Half a kilo of cosmic nuclear fuel reignites NASA's deep space dreams
There ain't no party like a Pu-238 party
NASA has celebrated a shipment of half a kilo of plutonium oxide by the US Department of Energy, the largest since US production of plutonium-238 was restarted just over a decade ago.
Plutonium-238 (Pu-238) is essential for NASA missions using Radioisotope Power Systems (RPS). RPS makes use of the natural decay of Pu-238 to provide heat and electricity through systems such as the Multi-Mission Radioisotope Thermoelectric Generator (MMRTG). As such, it's essential for missions where solar power is not an option.
NASA's recent Mars rovers use the fuel, and Perseverance uses an MMRTG to provide the robot with continuous heat and approximately 110 watts of electricity. Other missions, such as Cassini, also used the isotope, and Pu-238 power has kept the Voyager probes running decades after the launch.
According to NASA: "Three dozen missions have explored space for decades using the reliable electricity and heat provided by RPS."
However, supplies have been limited. Pu-238 is a byproduct of the process used to make nuclear weapons. As the need for new nuclear weapons has ebbed over the years, stockpiles of the fuel have dwindled. In 2015, Popular Science estimated that approximately 35 kg remained available to NASA, and of that, only 17 kg was good enough to use.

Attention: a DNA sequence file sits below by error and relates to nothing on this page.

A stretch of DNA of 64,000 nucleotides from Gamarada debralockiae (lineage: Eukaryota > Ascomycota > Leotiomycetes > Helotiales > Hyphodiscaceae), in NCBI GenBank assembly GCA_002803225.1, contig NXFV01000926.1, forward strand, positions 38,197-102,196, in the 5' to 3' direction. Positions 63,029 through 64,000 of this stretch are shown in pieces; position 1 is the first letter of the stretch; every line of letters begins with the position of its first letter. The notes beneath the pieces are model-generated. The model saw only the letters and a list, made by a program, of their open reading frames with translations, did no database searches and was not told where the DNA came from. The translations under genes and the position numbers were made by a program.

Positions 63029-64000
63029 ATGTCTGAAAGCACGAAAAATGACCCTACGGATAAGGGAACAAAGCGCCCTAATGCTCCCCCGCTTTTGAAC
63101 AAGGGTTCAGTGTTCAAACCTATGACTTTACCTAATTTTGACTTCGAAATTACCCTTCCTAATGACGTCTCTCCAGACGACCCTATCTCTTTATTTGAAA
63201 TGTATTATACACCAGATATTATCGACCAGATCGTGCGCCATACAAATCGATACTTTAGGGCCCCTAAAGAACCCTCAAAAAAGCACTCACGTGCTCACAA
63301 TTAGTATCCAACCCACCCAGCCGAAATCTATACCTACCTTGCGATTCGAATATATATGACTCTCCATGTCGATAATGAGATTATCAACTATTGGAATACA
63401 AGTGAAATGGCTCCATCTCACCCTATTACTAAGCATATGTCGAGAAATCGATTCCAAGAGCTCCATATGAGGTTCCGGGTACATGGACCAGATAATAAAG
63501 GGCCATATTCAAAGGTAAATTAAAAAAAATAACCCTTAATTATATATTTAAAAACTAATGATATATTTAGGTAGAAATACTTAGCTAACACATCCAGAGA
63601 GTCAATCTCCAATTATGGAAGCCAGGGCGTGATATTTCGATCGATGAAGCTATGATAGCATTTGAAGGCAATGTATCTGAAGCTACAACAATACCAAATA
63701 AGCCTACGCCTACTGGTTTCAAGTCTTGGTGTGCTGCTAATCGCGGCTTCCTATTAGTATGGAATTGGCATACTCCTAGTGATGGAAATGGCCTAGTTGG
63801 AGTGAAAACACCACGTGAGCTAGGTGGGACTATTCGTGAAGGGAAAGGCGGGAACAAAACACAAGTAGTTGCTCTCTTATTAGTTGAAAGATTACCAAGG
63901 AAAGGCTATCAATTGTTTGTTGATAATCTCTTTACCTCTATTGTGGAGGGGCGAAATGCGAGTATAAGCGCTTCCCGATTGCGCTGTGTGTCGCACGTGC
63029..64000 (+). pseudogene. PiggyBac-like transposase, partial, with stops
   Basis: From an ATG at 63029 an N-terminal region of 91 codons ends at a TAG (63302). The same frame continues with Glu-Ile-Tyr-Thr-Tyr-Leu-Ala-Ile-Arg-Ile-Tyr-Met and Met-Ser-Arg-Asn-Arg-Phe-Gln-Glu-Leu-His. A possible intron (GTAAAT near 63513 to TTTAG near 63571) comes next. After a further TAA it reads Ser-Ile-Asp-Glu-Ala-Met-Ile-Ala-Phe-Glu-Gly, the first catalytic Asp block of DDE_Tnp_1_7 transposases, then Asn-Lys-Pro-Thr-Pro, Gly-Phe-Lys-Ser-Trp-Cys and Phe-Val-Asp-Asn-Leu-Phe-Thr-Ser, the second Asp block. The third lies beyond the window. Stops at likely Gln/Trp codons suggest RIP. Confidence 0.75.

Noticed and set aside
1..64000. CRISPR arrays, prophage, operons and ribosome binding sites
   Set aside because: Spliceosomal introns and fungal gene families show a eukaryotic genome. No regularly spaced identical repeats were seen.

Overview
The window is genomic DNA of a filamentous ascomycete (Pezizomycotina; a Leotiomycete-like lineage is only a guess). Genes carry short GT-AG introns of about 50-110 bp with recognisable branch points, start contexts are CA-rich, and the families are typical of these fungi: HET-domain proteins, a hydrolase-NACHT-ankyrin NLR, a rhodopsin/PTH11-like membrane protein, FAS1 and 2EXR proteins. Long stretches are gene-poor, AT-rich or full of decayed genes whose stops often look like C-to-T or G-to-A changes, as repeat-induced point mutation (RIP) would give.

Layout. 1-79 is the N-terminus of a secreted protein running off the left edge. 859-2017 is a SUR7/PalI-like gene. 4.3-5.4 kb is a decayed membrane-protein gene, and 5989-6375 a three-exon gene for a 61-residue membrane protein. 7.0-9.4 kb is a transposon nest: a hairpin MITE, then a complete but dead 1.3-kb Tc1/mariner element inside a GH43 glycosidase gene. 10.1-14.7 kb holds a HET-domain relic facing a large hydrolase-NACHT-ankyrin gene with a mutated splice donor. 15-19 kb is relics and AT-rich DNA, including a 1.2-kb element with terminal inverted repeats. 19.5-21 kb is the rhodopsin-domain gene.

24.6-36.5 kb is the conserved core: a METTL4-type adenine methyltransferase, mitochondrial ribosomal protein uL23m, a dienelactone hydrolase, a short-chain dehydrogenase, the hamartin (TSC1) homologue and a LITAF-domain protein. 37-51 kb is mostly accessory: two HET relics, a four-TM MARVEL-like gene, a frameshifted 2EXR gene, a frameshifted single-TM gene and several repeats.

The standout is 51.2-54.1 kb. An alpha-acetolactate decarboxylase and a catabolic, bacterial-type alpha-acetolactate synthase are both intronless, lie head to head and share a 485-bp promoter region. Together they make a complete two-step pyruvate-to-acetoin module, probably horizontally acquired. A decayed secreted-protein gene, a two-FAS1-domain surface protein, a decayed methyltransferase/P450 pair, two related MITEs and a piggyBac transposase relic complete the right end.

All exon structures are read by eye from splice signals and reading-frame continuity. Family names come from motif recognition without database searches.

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Hence the need to restart production. In 2010, the US Department of Energy submitted a report [PDF] to Congress with the goal of achieving an average production rate of 1.5 kg per year by 2015. According to NASA, that target won't be hit until at least 2026.
That said, small quantities of the fuel have been delivered in recent years. Some was used in the Perseverance Mars rover.
RTGs are the only option for deep space missions as far as NASA is concerned. Two technologies that could have made more efficient use of Pu-238 – the Advanced Stirling Radioisotope Generator (ASRG) and the Enhanced Multi-Mission Radioisotope Thermoelectric Generator (eMMRTG) – were axed by the agency due to technical, schedule, and cost issues.
NASA is having another crack with its Next Generation RTGs, which it claims will produce more than twice the power of an MMRTG with a significantly lower power degradation over time. ®